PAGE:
OAuth is a method for allowing third-party application access to your resources without giving them access to your username and password. It is used by most major websites including Facebook and Twitter. See http://oauth.net/ for more details. The Xively implementation (OAuth 2.0) currently gives the third party site an API key which can access your whole account with configurable permissions.

OAuth support is provided for tools integration. For example, a developer could use OAuth support to integrate an existing CRM system with Xively to combine their device management and customer management into one closed-loop solution.

An Implementation Warning: Not for End Users

If you are building OAuth into your system, you should be aware that the API Keys which Xively sends through OAuth Apps are account-wide API Keys.

These API Keys are not specific to a particular Feed or Device. For example, if you create an OAuth App which hands out an API Key with Read permissions, it will be able to read any Feed under your account.

Because the API Key provides account-wide access, authentication by OAuth is excellent for tying in administrative applications and services, such as a billing service that needs to read every device you manage for the purpose of generating billing for each of your customers. However, OAuth is not recommended for applications and services with which end user will interact, such as a phone application for monitoring their device. Applications and services that are specific to a user should be given API Keys that will only allow them to access their particular Feeds.

If you are creating a system in which each of your end users will own their own personal Xively account, in a collaborative project such as the Air Quality Egg, OAuth might be a sensible way to distribute API Keys. However, in a commercial application, it is strongly advised that you never require your end user to own a Xively account. Instead, their data should pass transparently through Xively to them, with you managing the devices and data from your single commercial Xively account.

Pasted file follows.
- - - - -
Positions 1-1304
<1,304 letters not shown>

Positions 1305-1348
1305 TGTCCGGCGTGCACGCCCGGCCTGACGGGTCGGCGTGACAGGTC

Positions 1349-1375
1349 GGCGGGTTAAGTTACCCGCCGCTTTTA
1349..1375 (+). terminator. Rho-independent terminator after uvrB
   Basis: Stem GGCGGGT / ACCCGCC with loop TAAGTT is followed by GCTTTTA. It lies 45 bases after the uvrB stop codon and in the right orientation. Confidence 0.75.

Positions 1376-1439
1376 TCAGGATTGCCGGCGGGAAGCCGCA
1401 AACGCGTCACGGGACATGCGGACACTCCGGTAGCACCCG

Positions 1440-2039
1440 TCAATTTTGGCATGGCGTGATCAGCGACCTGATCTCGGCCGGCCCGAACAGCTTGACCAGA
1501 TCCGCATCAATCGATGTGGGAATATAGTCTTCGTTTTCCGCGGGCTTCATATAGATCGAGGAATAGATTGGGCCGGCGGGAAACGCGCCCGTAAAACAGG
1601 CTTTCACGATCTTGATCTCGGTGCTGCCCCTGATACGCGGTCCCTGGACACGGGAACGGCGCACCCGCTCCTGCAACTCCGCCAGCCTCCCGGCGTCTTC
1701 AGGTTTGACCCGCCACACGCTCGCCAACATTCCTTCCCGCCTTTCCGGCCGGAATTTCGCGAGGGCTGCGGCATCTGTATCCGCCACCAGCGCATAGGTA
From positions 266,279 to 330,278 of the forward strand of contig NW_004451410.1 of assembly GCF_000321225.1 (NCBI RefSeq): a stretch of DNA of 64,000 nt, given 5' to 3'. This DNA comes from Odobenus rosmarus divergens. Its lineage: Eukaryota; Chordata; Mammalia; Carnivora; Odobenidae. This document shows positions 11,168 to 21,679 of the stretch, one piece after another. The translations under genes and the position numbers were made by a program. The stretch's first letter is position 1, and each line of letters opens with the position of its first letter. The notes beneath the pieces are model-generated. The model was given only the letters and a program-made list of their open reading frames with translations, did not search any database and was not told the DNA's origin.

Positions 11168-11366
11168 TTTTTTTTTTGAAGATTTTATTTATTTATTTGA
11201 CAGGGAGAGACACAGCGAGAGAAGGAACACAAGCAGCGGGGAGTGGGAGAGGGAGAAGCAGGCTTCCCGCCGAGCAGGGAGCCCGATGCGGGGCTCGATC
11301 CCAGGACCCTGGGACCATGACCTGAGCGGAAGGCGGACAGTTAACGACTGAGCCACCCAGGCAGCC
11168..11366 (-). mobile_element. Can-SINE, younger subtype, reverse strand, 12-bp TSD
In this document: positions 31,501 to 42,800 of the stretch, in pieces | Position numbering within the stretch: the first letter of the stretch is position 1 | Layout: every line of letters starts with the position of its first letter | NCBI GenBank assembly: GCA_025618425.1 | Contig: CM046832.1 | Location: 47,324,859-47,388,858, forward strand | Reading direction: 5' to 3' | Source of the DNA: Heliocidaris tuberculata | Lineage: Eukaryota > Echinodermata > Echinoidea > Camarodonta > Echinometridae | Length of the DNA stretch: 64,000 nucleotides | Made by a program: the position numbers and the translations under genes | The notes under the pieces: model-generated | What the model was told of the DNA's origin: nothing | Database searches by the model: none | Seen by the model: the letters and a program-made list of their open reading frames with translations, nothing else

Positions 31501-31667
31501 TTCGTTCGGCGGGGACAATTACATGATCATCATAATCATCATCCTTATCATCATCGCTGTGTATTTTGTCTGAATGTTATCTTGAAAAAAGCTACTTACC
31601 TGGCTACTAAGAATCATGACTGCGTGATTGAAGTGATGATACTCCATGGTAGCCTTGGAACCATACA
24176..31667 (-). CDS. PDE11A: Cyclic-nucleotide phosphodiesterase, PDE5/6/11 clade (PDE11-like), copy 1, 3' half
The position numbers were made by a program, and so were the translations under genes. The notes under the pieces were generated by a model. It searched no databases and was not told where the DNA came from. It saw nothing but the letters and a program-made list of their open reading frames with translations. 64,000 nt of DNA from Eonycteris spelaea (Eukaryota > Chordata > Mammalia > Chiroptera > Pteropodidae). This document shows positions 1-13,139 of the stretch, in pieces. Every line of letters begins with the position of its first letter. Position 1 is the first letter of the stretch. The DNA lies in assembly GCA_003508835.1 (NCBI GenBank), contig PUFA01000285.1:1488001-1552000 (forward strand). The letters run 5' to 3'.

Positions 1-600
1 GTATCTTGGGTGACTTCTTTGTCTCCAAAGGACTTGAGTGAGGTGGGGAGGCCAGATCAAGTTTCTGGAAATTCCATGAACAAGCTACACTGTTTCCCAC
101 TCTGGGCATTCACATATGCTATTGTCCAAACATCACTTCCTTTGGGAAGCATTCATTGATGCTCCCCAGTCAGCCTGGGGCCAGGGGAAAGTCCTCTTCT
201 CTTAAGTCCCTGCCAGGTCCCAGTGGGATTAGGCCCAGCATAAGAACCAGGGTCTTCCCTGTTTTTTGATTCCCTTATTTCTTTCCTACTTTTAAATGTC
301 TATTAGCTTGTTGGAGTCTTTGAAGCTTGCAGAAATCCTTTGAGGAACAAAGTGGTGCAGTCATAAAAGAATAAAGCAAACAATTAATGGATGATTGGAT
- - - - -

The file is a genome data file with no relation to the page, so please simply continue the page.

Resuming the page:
Create an OAuth App

When logged in to your account, go to OAuth Apps in the settings menu

Go to + Add OAuth App and fill in the app details.

  • Name - this is what the user will see when they install the app.
  • Contact Email - an email for use in case the developer needs to be contacted by Xively.
  • Website URI - this should be the location of the app so that users can be directed there to start using it.
  • Description - this will be displayed to the user when they authenticate.
  • OAuth Redirect URI - this is the URI that Xively will redirect the user to when they authorize the app.
  • Access Level - when the API is created, this defines what permissions it should have. An app developer should use the lowest permissions possible for their app to still work.

When you have created the app you should be able to see its Client ID and its Client Secret which are important for later parts of the process. You can view a list of your created apps in the ‘OAuth Apps’ dropdown of your account settings.

Have the user authenticate your app

This is done simply by having the user click on a link which takes them to the following URL:


They will then be presented with a page that allows them to either authorize or disallow your app.

If they click “Authorizatione” then they will be redirected back to the URI specified when you created the app along with a “code” parameter. e.g.


If they click “Cancel” they will be redirected back to your callback URI with an error message. If the user has already authorized your app they will be immediately redirected back to your application with a new code that can, if necessary, be exchanged for the original access_token.

The code remains valid for 1 hour after the callback has been made. Please note that this page should not be embedded in an iFrame and that the URL should be visible in the location bar of the browser.

Exchange the temporary code for the OAuth token

Once you have received the success callback you then need to make a server to server request to exchange this temporary code for the final access token. To do this, you need to make a POST request to the following URL:


along with the following URL encoded POST variables:

  • code - the code you just received in the callback request
  • client_id - the client id from the first step
  • client_secret - the client secret from the first step
  • grant_type - this should be set to ‘authorization_code’
  • redirect_uri - this must match the redirect URI you entered in the first step

If successful, this request will return a JSON string like this:

  "access_token": "NEW_ACCESS_TOKEN",
  "token_type": "Bearer",
  "permissions": [
      "access_methods": ["get", "put", "post", "delete"]

This contains the access token that can be used to make requests to Xively on behalf of the user. The permissions should reflect the permissions that were configured in the first step when you created the app. A temporary code can only be used once.

Start using the token

The access_token is a normal Xively API key and, as such, can be sent via a number of methods:

  • Via the X-ApiKey header
  • as a GET parameter, key=
  • as the OAuth standard header “Authorization: Bearer <CODE>” header
  • as a GET parameter, oauth_token=

You can use it with any of the regular Xively API endpoints